Category: Schools

SMU Flag Flap Ends in Deal



Students fill Dallas Hall Lawn with flags in memory of Americans killed on Sept. 11, 2001. (SMU Young Americans for Freedom)

A student-led 9/11 memorial will go up as usual on Dallas Hall Lawn after a policy change regarding campus displays brought scrutiny over freedom of expression at SMU.

Wording in the policy about SMU respecting the right “to avoid messages that are triggering, harmful, or harassing” drew national attention in early August as The Washington Post joined Texas publications and broadcasters in reporting on whether the university considered a 9/11 observance controversial.

Historic and Preservation Society Awards Scholarships to HPHS Grads

From left, Keith Laycock, Highland Park Education Foundation board of directors president, Coleman Brink, Elizabeth Meggyesy, Blake Beckman, and Lisa Wilson, superintendent for education services. (Photo courtesy Highland Park Education Foundation)

Three Highland Park High School graduating seniors each received a scholarship of $4,000 from the Park Cities Historic and Preservation Society (PCHPS). The scholarships are funded through the society’s endowment managed by the Highland Park Education Foundation.

Hyer Parents Fight for J.O.Y.


Hyer students enjoy the Fall Carnival. Parents don't want them displaced longer than those from other district schools. (Photo: Chris McGathey)

Hyer Elementary parents are asking the Highland Park school board to answer for the decision to displace Hyer students for two years beginning in 2018.

Parents equipped with T-shirts sloganed “Just One Year!” (J.O.Y.) and foam boards bearing Google maps screenshots of commute times between the district schools have descended upon the past few school board meetings to voice their concerns and to demand an explanation for the decision announced in May 2016.

John Tatum, who raised concerns last November at a Hyer parents’ fundraiser at the Bomb Factory (“Solid Gold Hyer — Go for the Gold!”) after being approached by other concerned parents, said in an interview that the two-year displacement is “a completely illogical, mathematically unsound decision.”

Student Earns HP’s First National History Day Medal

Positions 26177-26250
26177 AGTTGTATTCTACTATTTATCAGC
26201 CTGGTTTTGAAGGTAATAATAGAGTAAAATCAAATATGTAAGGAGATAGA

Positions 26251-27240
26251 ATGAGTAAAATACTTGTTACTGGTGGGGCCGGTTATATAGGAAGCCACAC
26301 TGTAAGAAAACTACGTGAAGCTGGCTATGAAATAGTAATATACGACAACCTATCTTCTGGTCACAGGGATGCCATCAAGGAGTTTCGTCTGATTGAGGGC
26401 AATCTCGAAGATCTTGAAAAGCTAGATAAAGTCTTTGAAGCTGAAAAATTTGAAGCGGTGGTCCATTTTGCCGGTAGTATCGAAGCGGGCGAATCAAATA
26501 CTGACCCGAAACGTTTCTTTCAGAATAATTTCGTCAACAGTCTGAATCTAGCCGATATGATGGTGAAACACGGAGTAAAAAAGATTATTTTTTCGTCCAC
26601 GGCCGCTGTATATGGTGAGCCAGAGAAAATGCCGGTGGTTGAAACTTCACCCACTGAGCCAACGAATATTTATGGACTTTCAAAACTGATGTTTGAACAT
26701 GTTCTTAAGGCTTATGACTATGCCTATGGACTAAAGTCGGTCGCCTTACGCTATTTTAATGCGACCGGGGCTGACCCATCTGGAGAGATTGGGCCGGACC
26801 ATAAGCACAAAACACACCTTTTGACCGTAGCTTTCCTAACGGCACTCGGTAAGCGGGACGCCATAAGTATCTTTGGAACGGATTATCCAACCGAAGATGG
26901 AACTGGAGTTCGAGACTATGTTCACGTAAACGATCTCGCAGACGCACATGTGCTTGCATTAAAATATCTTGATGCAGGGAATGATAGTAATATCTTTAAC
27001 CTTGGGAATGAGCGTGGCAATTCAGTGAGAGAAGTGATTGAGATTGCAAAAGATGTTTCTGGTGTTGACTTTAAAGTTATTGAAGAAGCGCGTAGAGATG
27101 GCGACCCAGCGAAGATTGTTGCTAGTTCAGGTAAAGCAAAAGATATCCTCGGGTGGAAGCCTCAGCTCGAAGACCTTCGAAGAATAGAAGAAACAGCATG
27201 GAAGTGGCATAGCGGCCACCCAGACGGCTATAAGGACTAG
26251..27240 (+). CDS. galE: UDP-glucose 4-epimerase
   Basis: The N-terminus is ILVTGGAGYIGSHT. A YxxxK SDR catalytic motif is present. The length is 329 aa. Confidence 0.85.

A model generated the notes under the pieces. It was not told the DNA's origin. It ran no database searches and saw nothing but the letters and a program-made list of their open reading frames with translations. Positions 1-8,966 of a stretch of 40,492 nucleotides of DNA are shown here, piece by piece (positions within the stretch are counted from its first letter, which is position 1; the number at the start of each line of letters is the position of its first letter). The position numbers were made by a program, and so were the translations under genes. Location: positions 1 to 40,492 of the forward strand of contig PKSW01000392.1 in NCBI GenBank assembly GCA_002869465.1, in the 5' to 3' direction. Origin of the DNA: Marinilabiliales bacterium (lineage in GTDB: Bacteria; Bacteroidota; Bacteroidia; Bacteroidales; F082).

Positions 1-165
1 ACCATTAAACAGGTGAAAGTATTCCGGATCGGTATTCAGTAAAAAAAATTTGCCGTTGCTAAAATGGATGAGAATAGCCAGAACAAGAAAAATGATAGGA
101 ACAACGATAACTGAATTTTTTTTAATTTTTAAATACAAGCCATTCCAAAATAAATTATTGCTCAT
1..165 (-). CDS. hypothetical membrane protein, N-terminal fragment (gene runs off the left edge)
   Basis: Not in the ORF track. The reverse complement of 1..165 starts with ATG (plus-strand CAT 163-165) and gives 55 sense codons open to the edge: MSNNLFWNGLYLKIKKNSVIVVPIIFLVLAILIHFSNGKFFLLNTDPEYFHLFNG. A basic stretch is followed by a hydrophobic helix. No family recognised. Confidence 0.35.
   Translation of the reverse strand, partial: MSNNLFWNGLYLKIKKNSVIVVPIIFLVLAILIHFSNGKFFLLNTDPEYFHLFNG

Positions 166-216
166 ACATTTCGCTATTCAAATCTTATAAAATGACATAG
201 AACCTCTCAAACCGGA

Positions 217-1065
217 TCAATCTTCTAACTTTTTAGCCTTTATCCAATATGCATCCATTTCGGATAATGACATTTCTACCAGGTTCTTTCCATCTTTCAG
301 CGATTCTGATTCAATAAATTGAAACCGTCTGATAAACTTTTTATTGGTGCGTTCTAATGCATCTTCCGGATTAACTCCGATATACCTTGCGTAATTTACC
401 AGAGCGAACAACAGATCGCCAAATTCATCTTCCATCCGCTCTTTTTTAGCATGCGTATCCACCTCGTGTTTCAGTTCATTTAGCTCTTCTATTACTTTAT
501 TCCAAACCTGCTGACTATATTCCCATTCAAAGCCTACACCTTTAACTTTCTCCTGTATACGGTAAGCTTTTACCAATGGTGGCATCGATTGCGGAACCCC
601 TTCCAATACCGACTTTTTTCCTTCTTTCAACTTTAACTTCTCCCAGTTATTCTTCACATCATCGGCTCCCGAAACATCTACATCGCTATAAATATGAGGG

Westley Sturhan earned a medal at the National History Day competition for his portrayal of Nikola Tesla. (Courtesy photo)

Highland Park High School’s Westley Sturhan earned a third-place medal for individual performance at the recent National History Day meet, which was held on the University of Maryland campus.

He is the first HP student to win an award in the competition.

Sturhan, who will begin his senior year this fall, gave a 10-minute dramatic performance dressed as Nikola Tesla. He debated Thomas Edison over the merits of alternating current versus direct current.

Cambridge School Finds Permanent Home


The Cambridge School will eventually move to the site of Walnut Hill Lutheran Church. (Photo: Joshua Barthge)

Moving time is looming again for students and staff at The Cambridge School of Dallas.

The small Christian college preparatory school has called four different buildings home since it’s 2001 founding. School officials hope that this move will be their last.

“A permanent campus will enable us to enhance every aspect of our school,” head of school B. Paul Wolfe said. “This is crucial as we continue to model the pursuit of excellence toward noble ends, toward truth and goodness and beauty in all that we do.”

Bain Named New MIS/HPMS Associate Principal


Kimberly Bain

Kimberly Bain has been named the new associate principal at McCulloch Intermediate School/Highland Park Middle School. She will replace Georgie Swize, who left the district to become principal of Cora Spencer Elementary School in Mansfield ISD.

Bain has been with HPISD since 2013, and currently serves as the district’s coordinator of English language arts and as coordinator of talented and gifted services.

Old School


At first it seemed like rocket science. The knobs. The levers. The dusty, circular glass keys that seemed like they would break from the slightest touch.

I’ve assembled computers before, but how to work my great-grandfather’s Royal portable typewriter was a far greater mystery.

My mom rescued it years ago from a musty Florida attic, where it had been sitting for almost a century. There was something about it that compelled her to haul it on a plane back to Dallas — one of only a few possessions that didn’t end up in a Tampa resale store. This same allure was what led me to pull that old machine out of our attic a decade later and discover how what we consider obsolete isn’t necessarily useless.

Closing the Gender Gap


As a sophomore at the Episcopal School of Dallas, Natalie Monger was the one girl in a computer science class of about 20 boys.

Now, the 2015 graduate is a computer science and business major, with minor in dance, at the University of Southern California, and she is spending the summer developing software for Google.

“I think that’s [ESD is] where it started — that’s when she realized that’s what she wanted to do,” her mother, Michelle, said. “Natalie was particularly impressed with the female professors who spoke at the conference and encouraged young women to pursue studies in computer science.”